BERLIN — Germany’s foreign and defence ministers called Sunday for the Taliban to be included in Afghanistan peace talks, ahead of a major international conference for the war-ravaged country next month.
Foreign Minister Guido Westerwelle and Defence Minister Thomas de Maiziere told the Bild am Sonntag newspaper that negotiations with the Islamist militant group was the only realistic option for lasting peace.
“Reconciliation does not happen among friends but rather between erstwhile opponents,” Westerwelle was quoted as saying.
“That is what we need to work on instead of speculation about who might not be ready to reconcile.”
Germany has the third largest contingent of foreign troops in Afghanistan but had long rejected proposals to include the Taliban in peace negotiations.
Westerwelle, who will host ministers from more than 100 countries in the western city of Bonn on December 5 to discuss the future of Afghanistan after the withdrawal of NATO troops in 2014, said there was no guarantee of success.
“But all agree that it must be tried,” he said.
The West “cannot simply say, ‘You are evil, we won’t negotiate with you’,” added de Maiziere.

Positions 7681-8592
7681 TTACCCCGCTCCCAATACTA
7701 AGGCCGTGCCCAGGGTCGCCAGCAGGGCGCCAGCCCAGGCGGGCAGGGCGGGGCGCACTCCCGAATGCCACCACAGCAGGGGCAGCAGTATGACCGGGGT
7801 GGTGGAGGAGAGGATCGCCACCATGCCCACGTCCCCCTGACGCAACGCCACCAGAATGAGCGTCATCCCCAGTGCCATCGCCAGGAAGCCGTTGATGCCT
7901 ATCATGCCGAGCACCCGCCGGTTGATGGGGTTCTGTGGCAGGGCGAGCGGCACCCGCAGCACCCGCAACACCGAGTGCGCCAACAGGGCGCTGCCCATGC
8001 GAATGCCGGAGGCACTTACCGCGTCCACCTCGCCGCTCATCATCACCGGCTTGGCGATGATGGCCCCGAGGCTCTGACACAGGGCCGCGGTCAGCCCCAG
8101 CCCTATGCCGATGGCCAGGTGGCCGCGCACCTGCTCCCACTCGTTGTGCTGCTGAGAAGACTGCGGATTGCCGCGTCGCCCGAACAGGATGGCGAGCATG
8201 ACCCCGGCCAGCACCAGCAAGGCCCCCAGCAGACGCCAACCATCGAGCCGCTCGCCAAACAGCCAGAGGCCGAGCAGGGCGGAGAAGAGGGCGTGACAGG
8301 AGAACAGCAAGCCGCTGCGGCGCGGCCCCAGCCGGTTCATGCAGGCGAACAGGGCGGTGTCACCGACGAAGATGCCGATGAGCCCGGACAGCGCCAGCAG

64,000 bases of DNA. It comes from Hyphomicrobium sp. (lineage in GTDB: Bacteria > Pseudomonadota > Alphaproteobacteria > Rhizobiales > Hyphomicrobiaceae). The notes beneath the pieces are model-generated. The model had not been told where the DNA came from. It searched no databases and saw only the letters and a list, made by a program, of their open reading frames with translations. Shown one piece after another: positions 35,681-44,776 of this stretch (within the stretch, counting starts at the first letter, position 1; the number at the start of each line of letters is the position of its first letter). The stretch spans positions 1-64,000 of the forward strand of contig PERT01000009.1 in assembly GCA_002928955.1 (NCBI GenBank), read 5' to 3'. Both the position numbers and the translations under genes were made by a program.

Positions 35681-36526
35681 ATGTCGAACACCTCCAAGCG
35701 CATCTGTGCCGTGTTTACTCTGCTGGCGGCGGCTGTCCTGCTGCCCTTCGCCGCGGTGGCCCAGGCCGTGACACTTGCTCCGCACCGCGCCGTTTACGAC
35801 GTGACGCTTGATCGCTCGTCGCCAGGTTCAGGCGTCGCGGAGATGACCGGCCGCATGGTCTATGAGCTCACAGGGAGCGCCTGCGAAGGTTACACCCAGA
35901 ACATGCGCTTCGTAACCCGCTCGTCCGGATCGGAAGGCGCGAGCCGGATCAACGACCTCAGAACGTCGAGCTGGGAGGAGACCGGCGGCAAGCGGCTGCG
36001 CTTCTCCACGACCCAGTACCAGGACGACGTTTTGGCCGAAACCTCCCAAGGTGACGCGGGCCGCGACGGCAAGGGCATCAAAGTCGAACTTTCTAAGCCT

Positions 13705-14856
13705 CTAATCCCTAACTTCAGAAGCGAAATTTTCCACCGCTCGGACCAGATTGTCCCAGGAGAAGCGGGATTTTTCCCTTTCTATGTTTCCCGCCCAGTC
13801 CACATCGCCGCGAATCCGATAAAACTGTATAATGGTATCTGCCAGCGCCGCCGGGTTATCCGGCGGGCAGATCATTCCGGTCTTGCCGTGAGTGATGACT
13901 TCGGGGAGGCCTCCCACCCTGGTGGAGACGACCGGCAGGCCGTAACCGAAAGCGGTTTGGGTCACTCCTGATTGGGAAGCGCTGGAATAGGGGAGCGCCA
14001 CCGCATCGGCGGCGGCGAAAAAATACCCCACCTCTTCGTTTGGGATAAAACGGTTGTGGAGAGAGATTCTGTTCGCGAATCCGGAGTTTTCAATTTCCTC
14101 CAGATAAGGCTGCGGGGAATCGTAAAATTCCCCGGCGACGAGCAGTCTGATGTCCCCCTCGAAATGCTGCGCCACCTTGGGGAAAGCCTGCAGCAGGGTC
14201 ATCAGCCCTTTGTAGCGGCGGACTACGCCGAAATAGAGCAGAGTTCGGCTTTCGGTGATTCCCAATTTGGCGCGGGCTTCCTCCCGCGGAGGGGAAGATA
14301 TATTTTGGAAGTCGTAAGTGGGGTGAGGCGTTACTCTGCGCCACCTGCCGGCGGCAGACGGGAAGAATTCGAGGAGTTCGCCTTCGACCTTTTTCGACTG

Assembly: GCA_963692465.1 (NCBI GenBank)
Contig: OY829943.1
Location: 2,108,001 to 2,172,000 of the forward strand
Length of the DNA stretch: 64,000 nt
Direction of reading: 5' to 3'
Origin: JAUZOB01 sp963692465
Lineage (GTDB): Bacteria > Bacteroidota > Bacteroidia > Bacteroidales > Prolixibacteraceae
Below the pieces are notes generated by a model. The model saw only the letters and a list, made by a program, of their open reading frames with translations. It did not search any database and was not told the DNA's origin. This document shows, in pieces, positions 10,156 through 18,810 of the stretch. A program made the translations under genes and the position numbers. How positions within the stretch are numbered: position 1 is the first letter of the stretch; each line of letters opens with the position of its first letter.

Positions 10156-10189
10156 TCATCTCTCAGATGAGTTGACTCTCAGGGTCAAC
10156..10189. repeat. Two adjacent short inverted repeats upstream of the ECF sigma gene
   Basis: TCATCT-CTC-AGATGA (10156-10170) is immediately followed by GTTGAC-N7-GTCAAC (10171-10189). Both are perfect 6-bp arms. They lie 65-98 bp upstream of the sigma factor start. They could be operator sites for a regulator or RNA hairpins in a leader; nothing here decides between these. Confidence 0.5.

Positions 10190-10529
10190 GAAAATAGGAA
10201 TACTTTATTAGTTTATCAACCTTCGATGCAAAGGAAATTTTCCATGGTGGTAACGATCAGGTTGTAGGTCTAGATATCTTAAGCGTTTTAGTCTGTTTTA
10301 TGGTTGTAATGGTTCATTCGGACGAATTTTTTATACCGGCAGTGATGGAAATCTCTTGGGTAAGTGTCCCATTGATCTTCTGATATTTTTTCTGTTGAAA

“We cannot exclude everyone from the inner-Afghan reconciliation process who once had a sword in his hand,” he said.
Only when “a sufficient number of important groups” take part will the peace process have a chance of working.
Westerwelle said the war in Afghanistan could not be won militarily.
“After 10 years it is obvious that in Afghanistan, there can only be a political solution, not a military one,” he said.
Taliban fighters frequently attack convoys supplying NATO troops in Afghanistan and neighbouring Pakistan, as part of a 10-year insurgency against the western-backed Kabul government since US troops toppled their regime in 2001.
This month, Afghan elders backed talks with Taliban who renounce violence, despite the assassination in September of peace envoy Burhanuddin Rabbani which officials blame on insurgents.
De Maiziere said Berlin would keep troops in Afghanistan after the NATO pullout at the end of 2014, to focus on the training of local forces.